The Cat in the Rhinestone Suit

The Cat in the Rhinestone Suit

by John Carter Cash, Scott Nash
     
 

View All Available Formats & Editions

From John Carter Cash, a rootin’, toe tappin’ tale that’s sure to be a hoot—with a great lesson to boot!

In this humorous story, the cat in the rhinestone suit is out to settle a score with his arch nemesis, a snake named Del Moore. A comedy of errors ensues, leaving the cat and his traveling companions—a bandicoot, a mouse,

Overview

From John Carter Cash, a rootin’, toe tappin’ tale that’s sure to be a hoot—with a great lesson to boot!

In this humorous story, the cat in the rhinestone suit is out to settle a score with his arch nemesis, a snake named Del Moore. A comedy of errors ensues, leaving the cat and his traveling companions—a bandicoot, a mouse, and a camel—hanging from a root. Just when it seems they’re stuck…who should come by to rescue them but ol’ Del Moore himself!
     This rollicking read-aloud is a fun-loving story of friendship and forgiveness, with characters as colorful and sparkly as a rhinestone suit!

Editorial Reviews

Publishers Weekly
Flashily dressed cowboy animals and even flashier typography give high visual interest to Cash’s (Daddy Loves His Little Girl) rhyming western tale. Nash’s (Catch That Baby!) animals are heavily outlined and cross-hatched, and the old-fashioned lettering makes the pages look like a series of “Wanted” posters. Cash makes some odd word choices in service of his unusual A-A-A-B rhyme scheme (bandicoot for suit, Bombay with sway), and although the results can be halting, the lines land with a satisfying thunk. The feud between the cat and his rattlesnake adversary, Del Moore, goes back to kittenhood, when Del Moore grabbed the cat’s catnip ball. But now the cat and his friends are dangling inches from certain death, and Del Moore generously extends his tail to them: “Would it be crazy to say/ they’d still be hanging today/ had Del Moore not passed their way/ and offered them some help?” The treacly ending—“To be a fine friend indeed/ is to lend to a friend in need”—is accompanied by enough manly cowboy action to keep it from sappiness. Ages 4–8. (May)
School Library Journal
Gr 1–3—A Wild West tale of trouble, old grudges, and newfound trust. When Cat seeks revenge against an old enemy who did him wrong, an unlikely rescuer appears when a stumble causes Cat to tumble in the air. His action proves that personalities can change and that help may arrive from the most unexpected source. Illustrations drawing inspiration from the 19th-century American West show desert horizons, a small-town main street, and framed portraits of the major players. The ballad-humming cat and his friends mouse, camel, and bandicoot personify the local heroes, while a slick-suited slithering snake sporting a bowler hat gives cause for concern. Font and color reminiscent of old newspaper headlines and a variety of page layouts draw readers' eyes toward the AAAB rhyme scheme and detailed pen-and-ink extensions of the story. Is snake Del Moore a true villain? Will Cat and Del face off in a gunfight on the town's main street? Readers can only guess as rhythmic text without a tune rolls this tale from page to page. This well-crafted story offers a light lesson to young readers framed on the final pages: "To be a fine friend indeed is to lend to a friend in need."—Mary Elam, Learning Media Services, Plano ISD, TX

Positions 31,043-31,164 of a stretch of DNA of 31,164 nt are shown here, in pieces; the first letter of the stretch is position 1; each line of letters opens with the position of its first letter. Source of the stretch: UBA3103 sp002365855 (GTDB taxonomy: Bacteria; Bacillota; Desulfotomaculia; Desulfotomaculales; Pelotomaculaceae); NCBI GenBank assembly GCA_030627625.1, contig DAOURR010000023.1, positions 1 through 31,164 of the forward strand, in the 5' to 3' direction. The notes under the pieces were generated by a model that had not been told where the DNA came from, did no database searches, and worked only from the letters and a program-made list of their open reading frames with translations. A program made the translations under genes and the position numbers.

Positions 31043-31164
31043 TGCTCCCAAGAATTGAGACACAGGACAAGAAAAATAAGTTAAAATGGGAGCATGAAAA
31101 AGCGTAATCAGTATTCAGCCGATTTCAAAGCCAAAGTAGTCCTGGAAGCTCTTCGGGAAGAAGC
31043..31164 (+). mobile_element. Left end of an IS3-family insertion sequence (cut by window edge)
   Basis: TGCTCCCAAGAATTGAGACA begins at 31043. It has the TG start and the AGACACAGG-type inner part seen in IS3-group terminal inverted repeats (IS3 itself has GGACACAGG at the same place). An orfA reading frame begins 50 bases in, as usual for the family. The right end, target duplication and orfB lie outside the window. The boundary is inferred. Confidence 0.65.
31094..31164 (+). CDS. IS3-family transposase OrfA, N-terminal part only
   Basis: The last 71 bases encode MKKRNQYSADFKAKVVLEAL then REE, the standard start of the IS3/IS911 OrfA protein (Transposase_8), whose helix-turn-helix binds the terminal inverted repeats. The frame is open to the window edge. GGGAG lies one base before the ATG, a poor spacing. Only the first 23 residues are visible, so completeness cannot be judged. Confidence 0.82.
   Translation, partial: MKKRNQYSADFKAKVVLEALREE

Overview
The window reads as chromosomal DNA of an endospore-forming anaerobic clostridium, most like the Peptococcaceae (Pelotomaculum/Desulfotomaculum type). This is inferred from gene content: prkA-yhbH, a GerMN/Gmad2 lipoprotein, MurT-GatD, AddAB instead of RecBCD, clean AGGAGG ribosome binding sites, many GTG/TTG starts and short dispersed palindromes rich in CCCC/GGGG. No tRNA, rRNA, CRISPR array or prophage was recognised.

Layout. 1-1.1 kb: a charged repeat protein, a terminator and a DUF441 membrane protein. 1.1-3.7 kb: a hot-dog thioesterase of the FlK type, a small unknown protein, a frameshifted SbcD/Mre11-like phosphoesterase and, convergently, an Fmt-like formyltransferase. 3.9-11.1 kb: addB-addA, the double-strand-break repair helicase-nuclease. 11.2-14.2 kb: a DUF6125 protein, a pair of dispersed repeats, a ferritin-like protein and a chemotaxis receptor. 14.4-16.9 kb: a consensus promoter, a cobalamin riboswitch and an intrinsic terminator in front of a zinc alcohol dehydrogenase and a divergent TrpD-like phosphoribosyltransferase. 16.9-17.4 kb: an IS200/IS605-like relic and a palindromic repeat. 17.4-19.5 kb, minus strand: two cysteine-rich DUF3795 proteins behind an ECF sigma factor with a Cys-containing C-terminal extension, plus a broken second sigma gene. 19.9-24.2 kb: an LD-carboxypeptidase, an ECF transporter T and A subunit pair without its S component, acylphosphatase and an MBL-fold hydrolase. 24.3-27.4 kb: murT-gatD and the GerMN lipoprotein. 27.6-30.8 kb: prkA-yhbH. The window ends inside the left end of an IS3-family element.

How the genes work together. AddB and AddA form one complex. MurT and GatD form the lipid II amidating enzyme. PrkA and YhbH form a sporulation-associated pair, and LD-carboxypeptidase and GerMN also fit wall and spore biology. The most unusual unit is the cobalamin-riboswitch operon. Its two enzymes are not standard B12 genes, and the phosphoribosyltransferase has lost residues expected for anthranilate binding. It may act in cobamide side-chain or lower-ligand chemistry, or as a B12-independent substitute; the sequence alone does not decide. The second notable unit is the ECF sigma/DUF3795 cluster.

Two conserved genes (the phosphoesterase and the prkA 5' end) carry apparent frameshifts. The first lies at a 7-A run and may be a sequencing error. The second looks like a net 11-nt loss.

Kirkus Reviews
Cash's latest is plagued with problems similar to those facing his previous two children's offerings, awkward syntax and poor scansion being the worst of these, but he also adds a new one to the mix: a thin, if enthusiastic plot. Rhyming verse tells the tale of Cat and Mouse, who travel together, singing as they ride their bandicoot and camel, respectively, through the desert. Cat has a score to settle with Del Moore the snake, who stole his catnip ball when he was just a kitten. But before a showdown can take place, disaster strikes: The bandicoot trips, and the four travelers wind up precariously hanging from a cliff. Snake is the only passer-by who hears their cries and stops to help. "Snake offered Cat his tail end. / Out the Cat's paw did extend. / Del Moore said, / ‘Let's just be friends!' / And the Cat gave a smile." Instead of allowing readers to infer the moral offered by this pat ending about second chances, the author supplies his own, which has little to do with the story. Nash does his best to meet the underlying good intentions of the text. From his palette to the clothing his characters wear, the illustrations have a retro feel that suits the Old West setting. His characters have a Richard Scarry look to them, especially the cat. With phrases seemingly thrown in because they rhyme, not because they advance any sort of plot, this is one to skip. (Picture book. 4-7)

Product Details

ISBN-13:
9781442453135
Publisher:
Little Simon Inspirations
Publication date:
05/01/2012
Sold by:
SIMON & SCHUSTER
Format:
NOOK Book
Pages:
32
File size:
26 MB
Note:
This product may take a few minutes to download.
Age Range:
4 - 8 Years

Meet the Author

Scott Nash is the illustrator of Catch That Baby! and Uh-oh, Baby! He is also the award-winning illustrator of the Flat Stanley series and Saturday Night at the Dinosaur Stomp, by Carol Diggory Shields. His design firm, Nashbox Studios, has lent its expertise to such kid-centric brands as PBS, Nickelodeon, and Disney. He lives in Maine. Visit him online at ScottNash.com.

Customer Reviews

Average Review:

Write a Review

and post it to your social network

     

Most Helpful Customer Reviews

See all customer reviews >